Not too long ago, I had a wonderful opportunity to visit nearby Summerhill Polo for a match and a mini lesson. You might not know it, but I’m actually an equestrian myself, but haven’t had much experience with polo so I was excited to give it a try. Some of you might be asking yourselves, “hey, why is she being led around? Didn’t she say she’s an equestrian?” Yup. Sure did. But swinging a mallet at a ball while balancing on a moving horse (albeit a slow one) is hard. I’ll be the first to admit my hand-eye coordination sucks, but polo is no joke. This isn’t my first time trying polo and they almost always recommend you start at the walk. So this gave me all the more appreciation for the real polo players when I watched the match afterward. Another thing I appreciated was how well kept and cared for the horses were. I mistook a couple older horses in their late teens for much younger. As a horse owner myself, I know that career longevity means that a horse has been given adequate breaks and hasn’t been pushed so hard that they suffer a career-ending injury. When speaking with Charlie Muldoon (the world champion polo player that runs Summerhill), he emphasized how much Summerhill’s operation centers around the health and happiness of the horses.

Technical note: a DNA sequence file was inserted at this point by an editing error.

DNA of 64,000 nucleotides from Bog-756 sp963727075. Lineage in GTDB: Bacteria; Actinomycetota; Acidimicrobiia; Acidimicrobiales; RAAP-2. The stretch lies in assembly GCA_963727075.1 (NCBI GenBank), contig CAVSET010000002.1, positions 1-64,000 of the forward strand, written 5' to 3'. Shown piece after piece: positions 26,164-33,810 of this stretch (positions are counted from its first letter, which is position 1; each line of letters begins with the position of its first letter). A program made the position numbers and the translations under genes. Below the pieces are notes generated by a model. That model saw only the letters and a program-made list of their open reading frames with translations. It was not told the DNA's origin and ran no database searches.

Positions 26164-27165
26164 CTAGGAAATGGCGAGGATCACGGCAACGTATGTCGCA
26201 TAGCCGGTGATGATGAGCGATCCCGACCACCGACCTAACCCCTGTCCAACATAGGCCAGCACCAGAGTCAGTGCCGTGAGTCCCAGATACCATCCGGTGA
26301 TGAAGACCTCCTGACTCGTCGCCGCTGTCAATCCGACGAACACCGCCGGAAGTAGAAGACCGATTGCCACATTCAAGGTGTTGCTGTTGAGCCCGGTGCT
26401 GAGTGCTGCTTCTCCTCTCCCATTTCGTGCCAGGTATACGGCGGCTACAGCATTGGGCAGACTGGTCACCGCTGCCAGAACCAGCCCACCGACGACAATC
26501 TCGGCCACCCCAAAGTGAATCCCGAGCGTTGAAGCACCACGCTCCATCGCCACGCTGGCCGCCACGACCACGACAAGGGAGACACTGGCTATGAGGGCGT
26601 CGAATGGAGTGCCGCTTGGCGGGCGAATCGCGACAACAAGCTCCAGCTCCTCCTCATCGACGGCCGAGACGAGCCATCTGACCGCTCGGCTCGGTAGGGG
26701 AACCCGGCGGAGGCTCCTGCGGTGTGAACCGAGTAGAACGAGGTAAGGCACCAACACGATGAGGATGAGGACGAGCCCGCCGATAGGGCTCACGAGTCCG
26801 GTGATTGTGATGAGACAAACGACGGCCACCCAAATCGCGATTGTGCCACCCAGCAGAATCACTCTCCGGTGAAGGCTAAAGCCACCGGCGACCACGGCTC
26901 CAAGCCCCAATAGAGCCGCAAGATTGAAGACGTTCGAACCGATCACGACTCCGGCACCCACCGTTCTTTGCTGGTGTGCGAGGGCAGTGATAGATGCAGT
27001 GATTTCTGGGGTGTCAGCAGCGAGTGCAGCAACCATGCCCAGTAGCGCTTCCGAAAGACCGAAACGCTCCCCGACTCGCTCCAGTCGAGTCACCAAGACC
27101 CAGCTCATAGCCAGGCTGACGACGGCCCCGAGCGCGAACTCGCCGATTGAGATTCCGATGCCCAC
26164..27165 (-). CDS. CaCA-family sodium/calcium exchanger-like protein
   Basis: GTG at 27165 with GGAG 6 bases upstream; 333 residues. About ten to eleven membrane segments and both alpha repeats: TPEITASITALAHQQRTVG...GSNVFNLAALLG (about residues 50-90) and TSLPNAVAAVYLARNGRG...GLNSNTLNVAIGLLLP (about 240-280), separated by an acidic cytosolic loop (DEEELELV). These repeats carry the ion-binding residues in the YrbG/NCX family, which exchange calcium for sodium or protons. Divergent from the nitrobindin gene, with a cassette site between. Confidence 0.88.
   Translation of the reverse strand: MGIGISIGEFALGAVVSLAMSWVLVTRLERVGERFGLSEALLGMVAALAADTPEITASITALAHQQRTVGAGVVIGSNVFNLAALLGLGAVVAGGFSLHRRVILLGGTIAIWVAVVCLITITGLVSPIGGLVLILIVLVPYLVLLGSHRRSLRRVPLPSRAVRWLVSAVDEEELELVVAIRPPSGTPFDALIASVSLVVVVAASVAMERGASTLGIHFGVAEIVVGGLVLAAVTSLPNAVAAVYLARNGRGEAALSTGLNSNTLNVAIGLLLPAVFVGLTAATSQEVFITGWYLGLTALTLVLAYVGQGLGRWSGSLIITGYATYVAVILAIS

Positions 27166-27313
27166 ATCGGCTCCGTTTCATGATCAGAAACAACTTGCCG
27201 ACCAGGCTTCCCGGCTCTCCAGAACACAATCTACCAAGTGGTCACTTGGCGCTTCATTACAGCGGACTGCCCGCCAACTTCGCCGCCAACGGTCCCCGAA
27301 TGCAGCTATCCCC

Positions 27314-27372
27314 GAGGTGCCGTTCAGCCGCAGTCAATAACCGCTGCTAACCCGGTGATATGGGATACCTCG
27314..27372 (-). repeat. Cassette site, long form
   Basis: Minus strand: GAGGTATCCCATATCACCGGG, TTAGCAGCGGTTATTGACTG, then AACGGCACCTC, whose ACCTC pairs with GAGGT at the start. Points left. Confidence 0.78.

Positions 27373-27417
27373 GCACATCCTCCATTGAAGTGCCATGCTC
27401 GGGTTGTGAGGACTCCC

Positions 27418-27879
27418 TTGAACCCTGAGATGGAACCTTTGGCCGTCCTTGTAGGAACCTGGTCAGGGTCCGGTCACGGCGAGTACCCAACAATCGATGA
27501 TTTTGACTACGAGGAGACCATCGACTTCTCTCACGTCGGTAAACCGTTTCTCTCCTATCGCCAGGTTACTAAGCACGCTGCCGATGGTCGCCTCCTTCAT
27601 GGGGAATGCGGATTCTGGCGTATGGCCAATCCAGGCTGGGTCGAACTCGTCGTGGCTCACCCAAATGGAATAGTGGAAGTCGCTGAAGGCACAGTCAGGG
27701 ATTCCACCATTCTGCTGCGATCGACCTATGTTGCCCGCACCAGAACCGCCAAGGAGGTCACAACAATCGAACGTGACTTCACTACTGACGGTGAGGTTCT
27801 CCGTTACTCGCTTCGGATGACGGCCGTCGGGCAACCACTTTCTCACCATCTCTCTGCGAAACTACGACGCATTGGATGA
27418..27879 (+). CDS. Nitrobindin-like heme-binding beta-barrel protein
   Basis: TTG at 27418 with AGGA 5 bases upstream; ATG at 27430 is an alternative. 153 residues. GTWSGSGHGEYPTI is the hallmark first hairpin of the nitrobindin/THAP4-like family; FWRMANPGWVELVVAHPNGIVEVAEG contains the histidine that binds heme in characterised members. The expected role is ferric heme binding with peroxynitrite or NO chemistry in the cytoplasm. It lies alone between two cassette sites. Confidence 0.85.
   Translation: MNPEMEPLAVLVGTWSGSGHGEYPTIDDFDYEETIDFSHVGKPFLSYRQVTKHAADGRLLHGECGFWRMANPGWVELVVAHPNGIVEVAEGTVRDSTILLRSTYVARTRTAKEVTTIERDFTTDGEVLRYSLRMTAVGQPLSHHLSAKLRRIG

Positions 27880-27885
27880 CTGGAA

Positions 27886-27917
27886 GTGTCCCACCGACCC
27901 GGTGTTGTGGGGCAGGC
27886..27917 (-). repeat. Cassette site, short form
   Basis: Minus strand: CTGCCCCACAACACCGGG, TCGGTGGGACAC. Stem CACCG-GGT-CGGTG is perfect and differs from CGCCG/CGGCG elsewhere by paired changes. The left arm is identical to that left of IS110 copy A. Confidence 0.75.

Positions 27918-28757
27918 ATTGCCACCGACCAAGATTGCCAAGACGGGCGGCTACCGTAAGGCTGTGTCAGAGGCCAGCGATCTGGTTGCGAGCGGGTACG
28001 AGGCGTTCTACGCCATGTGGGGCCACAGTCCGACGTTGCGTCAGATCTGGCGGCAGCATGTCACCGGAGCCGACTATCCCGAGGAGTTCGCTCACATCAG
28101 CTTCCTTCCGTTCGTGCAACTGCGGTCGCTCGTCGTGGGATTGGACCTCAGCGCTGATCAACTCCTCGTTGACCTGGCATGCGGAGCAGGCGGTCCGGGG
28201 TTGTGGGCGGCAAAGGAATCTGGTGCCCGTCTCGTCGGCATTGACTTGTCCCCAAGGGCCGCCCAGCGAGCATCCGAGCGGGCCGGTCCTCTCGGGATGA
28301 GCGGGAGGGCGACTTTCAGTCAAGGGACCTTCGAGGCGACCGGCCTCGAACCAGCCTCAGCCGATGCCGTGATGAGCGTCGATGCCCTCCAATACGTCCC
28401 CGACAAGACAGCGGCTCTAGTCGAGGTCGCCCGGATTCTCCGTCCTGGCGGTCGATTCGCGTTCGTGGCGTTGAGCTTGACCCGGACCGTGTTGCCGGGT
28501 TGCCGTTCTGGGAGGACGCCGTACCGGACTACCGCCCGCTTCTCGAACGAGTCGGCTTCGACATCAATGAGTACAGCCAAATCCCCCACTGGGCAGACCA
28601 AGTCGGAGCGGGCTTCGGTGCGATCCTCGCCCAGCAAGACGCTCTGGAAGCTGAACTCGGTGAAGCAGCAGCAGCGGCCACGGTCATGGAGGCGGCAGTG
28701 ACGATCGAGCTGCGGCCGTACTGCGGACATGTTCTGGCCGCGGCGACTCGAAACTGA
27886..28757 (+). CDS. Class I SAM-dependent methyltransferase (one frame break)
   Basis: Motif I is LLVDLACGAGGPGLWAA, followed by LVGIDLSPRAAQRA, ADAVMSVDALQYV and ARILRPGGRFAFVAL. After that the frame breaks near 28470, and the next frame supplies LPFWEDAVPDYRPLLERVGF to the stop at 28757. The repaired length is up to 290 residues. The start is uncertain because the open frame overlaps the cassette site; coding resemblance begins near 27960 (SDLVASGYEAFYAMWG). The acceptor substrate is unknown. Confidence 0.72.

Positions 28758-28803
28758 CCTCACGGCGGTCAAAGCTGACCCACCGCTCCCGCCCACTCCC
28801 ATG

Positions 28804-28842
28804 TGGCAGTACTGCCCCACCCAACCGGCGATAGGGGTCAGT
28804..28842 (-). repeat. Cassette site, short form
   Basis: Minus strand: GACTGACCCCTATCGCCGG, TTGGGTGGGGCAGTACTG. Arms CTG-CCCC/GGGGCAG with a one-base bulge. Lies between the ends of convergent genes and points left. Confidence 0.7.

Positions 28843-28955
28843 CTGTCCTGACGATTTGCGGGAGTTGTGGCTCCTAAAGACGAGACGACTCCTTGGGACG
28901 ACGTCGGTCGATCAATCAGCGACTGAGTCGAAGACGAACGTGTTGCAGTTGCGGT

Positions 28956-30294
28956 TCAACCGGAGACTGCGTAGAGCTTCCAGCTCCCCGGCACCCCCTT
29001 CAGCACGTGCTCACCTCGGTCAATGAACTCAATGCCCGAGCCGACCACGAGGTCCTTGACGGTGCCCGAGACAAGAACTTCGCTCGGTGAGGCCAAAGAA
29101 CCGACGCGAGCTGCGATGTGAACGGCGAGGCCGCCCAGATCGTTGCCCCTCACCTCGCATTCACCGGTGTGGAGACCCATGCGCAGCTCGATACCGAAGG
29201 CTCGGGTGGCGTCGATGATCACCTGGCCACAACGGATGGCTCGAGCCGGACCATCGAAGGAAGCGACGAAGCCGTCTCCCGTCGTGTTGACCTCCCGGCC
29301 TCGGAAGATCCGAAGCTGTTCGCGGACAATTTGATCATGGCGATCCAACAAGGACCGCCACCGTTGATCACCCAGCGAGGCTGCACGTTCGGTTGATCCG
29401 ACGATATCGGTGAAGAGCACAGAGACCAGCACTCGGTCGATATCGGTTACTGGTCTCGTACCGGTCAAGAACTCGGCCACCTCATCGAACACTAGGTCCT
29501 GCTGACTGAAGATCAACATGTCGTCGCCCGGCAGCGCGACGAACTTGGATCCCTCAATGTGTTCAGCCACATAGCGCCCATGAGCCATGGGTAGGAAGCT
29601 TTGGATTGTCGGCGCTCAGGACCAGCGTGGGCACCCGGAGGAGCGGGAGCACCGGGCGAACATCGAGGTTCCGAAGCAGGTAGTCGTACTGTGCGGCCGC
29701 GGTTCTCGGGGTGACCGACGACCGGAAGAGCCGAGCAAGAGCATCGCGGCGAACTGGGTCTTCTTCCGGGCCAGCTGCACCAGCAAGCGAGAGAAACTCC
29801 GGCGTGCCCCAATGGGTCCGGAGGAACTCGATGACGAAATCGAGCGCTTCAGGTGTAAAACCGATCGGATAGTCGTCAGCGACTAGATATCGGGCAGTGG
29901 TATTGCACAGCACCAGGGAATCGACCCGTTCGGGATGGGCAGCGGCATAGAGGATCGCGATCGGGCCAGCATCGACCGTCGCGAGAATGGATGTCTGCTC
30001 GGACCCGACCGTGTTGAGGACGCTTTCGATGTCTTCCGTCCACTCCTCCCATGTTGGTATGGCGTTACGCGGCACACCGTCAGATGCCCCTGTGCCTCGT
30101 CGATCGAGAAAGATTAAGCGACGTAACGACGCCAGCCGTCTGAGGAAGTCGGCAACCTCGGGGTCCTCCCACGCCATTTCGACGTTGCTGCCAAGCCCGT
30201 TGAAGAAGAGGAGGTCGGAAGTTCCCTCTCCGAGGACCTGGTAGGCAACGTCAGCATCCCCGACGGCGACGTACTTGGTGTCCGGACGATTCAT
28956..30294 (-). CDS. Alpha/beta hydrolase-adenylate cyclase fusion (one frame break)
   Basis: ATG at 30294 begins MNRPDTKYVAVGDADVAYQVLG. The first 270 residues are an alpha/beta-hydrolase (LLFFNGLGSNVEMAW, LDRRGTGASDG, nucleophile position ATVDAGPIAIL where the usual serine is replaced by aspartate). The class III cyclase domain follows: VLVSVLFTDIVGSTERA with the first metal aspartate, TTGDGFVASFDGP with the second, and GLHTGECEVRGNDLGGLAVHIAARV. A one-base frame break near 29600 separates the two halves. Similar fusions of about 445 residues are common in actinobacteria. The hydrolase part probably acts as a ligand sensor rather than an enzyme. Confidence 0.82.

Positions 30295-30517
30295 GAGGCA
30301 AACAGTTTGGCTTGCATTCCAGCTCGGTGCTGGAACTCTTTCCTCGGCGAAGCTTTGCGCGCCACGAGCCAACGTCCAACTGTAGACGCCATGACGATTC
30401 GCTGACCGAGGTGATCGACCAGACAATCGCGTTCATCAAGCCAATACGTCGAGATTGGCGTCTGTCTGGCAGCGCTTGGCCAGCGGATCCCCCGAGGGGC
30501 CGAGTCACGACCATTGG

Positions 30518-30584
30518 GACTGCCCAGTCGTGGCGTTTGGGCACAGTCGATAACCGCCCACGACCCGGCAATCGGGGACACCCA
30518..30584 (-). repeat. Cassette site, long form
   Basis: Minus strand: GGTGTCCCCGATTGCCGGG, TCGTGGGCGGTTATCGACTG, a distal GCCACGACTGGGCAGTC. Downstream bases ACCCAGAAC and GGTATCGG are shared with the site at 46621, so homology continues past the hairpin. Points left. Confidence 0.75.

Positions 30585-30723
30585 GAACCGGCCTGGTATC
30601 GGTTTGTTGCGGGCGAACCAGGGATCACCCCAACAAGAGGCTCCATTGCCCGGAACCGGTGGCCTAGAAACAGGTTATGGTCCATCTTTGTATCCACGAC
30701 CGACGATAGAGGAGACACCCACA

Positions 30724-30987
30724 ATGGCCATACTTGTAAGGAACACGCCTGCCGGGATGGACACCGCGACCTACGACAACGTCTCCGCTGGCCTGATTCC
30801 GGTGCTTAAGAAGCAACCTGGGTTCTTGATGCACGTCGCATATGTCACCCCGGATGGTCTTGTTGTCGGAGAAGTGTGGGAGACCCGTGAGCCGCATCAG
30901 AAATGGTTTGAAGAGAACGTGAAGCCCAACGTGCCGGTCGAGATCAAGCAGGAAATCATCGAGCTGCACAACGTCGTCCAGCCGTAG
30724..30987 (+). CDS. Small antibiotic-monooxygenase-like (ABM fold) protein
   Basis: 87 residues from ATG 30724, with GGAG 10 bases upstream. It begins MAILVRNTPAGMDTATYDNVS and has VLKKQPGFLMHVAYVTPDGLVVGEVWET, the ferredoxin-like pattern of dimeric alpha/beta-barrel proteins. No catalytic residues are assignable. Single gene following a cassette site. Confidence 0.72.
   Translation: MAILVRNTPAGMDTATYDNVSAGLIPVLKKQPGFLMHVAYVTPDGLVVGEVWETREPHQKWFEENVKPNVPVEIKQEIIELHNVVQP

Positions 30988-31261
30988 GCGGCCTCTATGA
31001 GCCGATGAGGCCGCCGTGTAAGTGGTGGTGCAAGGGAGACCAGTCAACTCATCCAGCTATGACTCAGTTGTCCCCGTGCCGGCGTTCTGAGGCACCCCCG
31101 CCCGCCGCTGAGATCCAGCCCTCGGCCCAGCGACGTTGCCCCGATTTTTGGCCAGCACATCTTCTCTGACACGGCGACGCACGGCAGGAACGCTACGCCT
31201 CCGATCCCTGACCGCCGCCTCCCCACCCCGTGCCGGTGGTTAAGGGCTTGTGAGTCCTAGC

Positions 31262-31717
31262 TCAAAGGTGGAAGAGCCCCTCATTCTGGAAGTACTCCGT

As a mom, I love events like these. Summerhill hosts exhibition matches every Saturday evening from June until October 24 and it’s very family friendly. As you can tell, my son had a wonderful time playing with his mini mallet, scampering around with other kids, and watching the horses. And if you want to try your hand at polo, Summerhill offers lessons to all skill levels. My brief lesson with Charlie was super helpful and I actually felt like I was getting the hang of swinging the mallet and (occasionally) hitting the ball!